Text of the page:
Responding to customer demand Dell has restarted selling new PCs with Windows XP installed on them.
Windows XP made its debut in 2001
The decision reverses a policy begun in January that meant Windows Vista was the only operating system available on almost all new home machines.
The change came after Dell's feedback site was swamped with calls for the return of the venerable software.
Now customers can opt for the Home or Professional version of XP on six models of Dell machines.
The four consumer versions of Windows Vista went on sale on 30 January and since then many PC makers have sold most of their machines with the software pre-loaded.
Since January Dell has been gradually phasing out the XP option on new PCs. By March Dell only sold two models in its extensive range with the XP operating system installed.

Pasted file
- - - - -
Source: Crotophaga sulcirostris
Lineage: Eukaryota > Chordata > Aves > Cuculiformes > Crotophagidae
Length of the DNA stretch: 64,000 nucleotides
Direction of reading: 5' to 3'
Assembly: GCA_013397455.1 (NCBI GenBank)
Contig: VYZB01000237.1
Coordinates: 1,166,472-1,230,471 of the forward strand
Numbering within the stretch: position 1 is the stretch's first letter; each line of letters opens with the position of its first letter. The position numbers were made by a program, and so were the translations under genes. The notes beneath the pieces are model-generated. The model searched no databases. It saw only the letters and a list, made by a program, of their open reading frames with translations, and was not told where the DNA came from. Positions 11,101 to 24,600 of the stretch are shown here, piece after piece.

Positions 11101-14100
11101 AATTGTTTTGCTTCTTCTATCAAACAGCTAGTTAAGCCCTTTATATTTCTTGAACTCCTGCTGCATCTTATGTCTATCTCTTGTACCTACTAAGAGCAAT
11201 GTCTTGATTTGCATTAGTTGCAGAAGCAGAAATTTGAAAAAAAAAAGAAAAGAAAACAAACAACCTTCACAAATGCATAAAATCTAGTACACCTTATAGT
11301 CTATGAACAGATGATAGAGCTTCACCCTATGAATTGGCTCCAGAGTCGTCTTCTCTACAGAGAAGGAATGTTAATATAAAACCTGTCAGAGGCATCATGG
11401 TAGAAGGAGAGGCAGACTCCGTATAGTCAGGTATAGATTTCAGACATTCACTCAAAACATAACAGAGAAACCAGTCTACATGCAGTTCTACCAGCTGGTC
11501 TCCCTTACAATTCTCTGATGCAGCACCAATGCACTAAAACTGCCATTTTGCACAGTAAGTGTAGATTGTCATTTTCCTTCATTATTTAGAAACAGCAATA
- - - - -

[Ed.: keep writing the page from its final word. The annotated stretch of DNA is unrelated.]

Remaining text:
Dell is currently the second-largest PC seller in the world and has a 15.2% share of the overall PC market.
Dell changed the policy in response to pleas posted on its Ideastorm website which invites customers to post suggestions about how the PC maker can meet their needs.
The suggestion saying "Don't eliminate XP just yet" got almost 11,000 votes. In response Dell said it would offer the operating system on four models of Inspiron notebooks and two Dimension desktop PCs.
"This is really odd," said Michael Silver, research vice president at analysts Gartner. "On new PCs, consumers usually do want the latest and greatest."
Other analysts speculated that the reason consumers were keen on XP was because it was familiar and it worked well with many of the digital peripherals they owned.
In response Microsoft said that Dell was responding to a "small minority" of customers who had a very "specific" request.
It is not clear how long Dell will be able to keep its offer to install XP going. From the end of January 2008 PC makers will no longer be able to buy new licences for the operating system.